History and music are indisputably interconnected. Specific decades celebrate distinctive artists and genres. Through the bright and the dark days, music provides us with one thing: a universal language that unites us all. This past decade was categorized by wild ups and downs that propelled our sense of ‘normalcy’ into disarray. However, music temporarily erased the blemishes of our imperfect country by spreading awareness and bonding citizens towards a united cause.
As we reflect on an exciting shift in the presidential administration of the country, with President Joe Biden sworn into office on Jan. 20, the music representing this transformation of office and boost into a new decade is revitalizing and powerful. President Biden and Vice President Harris put together a playlist of 46 songs—ranging from Springsteen to Kendrick Lamar to Dua Lipa—that are emblematic of the new administration's distinguished objectives for diversity, resilience, and restoration.
The range of artists, genres, and tracks that this playlist boasts is wild. Jumping from new releases like SZA’s “Good Days” to Bill Withers’ 1977 hit “Lovely Day," the Presidential Inaugural Committee partnered with DJ D-Nice and Raedio to sequence a diverse range of music that champions one fundamental idea: coming together to reconcile and create a brighter future.
When I first scrolled through the playlist, I was daunted by the length and ostensibly disorganized feel of having such an assorted scope of music. Truth be told, I only recognized a few songs, but even ones that I knew felt a bit out of place. However, after comprehensively listening to and analyzing Biden’s specific song choices, I developed a strong appreciation for the brilliance of this playlist. Despite this year’s virtual inauguration ceremony, citizens of all backgrounds, ages, and musical preferences were united by the universal medium of music.
The playlist itself highlights contemporary songs like “Now or Never” by Kendrick Lamar ft. Mary J. Blige and “Blue World” by Mac Miller. Both songs are noteworthy choices, conveying a similar notion regarding Biden’s objectives for his time in office. Lamar states, “From the place I used to be, struggling usually / look at the newer me, fate pursuing me” which can be interpreted as a representation of Biden’s plans for shifting the current state of the United States into a position of greater capabilities.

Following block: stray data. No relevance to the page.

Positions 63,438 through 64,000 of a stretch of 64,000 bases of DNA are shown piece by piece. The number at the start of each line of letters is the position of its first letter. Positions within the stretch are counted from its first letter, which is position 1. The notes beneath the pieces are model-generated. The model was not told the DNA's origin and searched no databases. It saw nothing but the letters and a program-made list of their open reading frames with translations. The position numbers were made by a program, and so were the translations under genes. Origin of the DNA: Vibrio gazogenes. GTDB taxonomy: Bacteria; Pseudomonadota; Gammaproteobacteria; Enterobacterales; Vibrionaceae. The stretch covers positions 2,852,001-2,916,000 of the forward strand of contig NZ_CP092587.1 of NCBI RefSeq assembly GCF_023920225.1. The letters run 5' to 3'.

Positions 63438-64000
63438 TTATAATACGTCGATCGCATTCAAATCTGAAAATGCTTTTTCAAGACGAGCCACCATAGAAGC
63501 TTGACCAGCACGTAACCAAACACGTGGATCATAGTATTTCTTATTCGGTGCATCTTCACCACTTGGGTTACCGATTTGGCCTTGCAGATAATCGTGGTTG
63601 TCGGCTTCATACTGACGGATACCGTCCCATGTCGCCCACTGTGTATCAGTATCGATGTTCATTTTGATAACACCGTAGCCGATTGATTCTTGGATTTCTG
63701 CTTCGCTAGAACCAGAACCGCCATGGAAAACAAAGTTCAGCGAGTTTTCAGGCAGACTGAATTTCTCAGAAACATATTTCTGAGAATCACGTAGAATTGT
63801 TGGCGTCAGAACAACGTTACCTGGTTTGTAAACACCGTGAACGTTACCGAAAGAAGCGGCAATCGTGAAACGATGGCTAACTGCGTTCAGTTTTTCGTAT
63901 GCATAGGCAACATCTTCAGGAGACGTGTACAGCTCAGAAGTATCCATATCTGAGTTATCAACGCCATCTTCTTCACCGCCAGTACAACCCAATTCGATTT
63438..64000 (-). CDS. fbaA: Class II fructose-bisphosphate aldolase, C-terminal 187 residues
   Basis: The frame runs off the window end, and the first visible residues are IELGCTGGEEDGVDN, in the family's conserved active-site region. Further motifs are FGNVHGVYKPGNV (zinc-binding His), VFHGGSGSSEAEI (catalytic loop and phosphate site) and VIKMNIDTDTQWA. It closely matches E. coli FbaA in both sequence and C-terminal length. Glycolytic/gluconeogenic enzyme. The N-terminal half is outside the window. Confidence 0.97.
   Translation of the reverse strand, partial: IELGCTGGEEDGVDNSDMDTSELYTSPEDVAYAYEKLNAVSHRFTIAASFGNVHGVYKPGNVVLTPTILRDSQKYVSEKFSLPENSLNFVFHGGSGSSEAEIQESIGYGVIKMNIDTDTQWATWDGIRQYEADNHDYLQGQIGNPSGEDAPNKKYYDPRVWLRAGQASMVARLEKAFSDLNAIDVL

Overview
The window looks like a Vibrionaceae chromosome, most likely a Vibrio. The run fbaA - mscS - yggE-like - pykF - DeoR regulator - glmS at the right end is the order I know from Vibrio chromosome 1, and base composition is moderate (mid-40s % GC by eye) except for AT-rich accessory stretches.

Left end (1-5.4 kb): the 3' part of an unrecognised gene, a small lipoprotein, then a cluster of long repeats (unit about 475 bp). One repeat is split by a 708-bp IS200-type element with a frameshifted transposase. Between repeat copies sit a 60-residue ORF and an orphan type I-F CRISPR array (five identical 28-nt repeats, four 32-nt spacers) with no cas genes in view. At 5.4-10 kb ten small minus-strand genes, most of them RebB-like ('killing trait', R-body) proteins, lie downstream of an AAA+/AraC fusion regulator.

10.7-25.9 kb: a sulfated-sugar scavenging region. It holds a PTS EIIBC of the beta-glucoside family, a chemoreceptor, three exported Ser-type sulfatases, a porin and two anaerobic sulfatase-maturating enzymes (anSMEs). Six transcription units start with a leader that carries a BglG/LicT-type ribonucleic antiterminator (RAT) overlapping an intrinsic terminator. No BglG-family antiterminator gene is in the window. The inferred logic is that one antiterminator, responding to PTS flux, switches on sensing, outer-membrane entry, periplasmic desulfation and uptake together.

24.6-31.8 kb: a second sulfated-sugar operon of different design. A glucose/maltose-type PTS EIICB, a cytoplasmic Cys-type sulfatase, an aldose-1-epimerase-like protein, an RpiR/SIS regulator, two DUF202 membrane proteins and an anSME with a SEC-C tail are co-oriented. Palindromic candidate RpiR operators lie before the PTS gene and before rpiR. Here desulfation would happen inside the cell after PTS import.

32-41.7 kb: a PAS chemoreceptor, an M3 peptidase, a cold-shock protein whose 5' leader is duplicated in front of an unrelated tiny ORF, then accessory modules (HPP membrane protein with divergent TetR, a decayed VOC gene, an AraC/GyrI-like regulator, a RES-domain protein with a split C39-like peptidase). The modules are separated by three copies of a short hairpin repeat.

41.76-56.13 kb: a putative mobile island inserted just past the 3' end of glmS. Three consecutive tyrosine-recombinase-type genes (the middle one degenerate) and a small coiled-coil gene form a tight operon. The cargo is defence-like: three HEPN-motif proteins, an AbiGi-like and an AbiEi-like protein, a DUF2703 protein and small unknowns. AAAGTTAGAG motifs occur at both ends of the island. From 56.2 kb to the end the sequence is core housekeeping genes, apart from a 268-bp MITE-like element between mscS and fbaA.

Against a syncopated hip–hop beat, Miller spills a similar message, singing “This a mad world, it made me crazy / might just turn around, do one–eighty.” Together, these seemingly disparate tracks possess a parallel idea: Despite the current dire state of America, we are resilient and can mature exponentially under Biden’s leadership.
Another aspect of the playlist emphasizes the imprudent nature of the Trump administration, boasting songs like “Fool in the Rain” by Led Zeppelin and “What a Fool Believes” by The Doobie Brothers. These tracks are innuendos regarding the harmful policies and actions prioritized during these last four years, leaving Americans vulnerable like "fools" in the eye of a storm. The Doobie Brothers song about ill–fated lovers can also be interpreted as a statement about the damage of a careless authority: “But what a fool believes, he sees / no wise man has the power to reason away.” There is no point trying to rationalize with a leader unwilling to listen.
Nevertheless, this playlist has an extremely positive and upbeat aura that upholds the notion that these next four years will be stamped by optimism and rejuvenation. Songs like “Whatta Man” by Salt–N–Pepa, “Pick up the Pieces” by Average White Band, and “FIND YOUR WAY BACK” by Beyoncé are representative of one huge step forward in America. To restore the broken pieces of our country after COVID–19, the recent insurgent storming of the Capitol, and a presidency characterized by prejudice and futility, these powerful songs are emblematic of the newfound hope offered by the Biden administration.
The last track on the playlist, “Steps 8 & 9: Nature vs Nurture” by Sylvan LaCue was a significant choice to conclude this uplifting playlist. LaCue expounds on the differences between "nature and nurture," concluding that individuals are truly a product of environmental factors. With a strong leadership under Biden’s directive, Americans will “grow and change and hear other perspectives and new ideas and adapt.”
We are in the heart of a historic moment of the American story. While there are no guarantees towards the future state of this country, one thing is for certain: music is a permanent connection between global citizens. This playlist represents a stamp of renewal, proving that there are exciting and positive days ahead.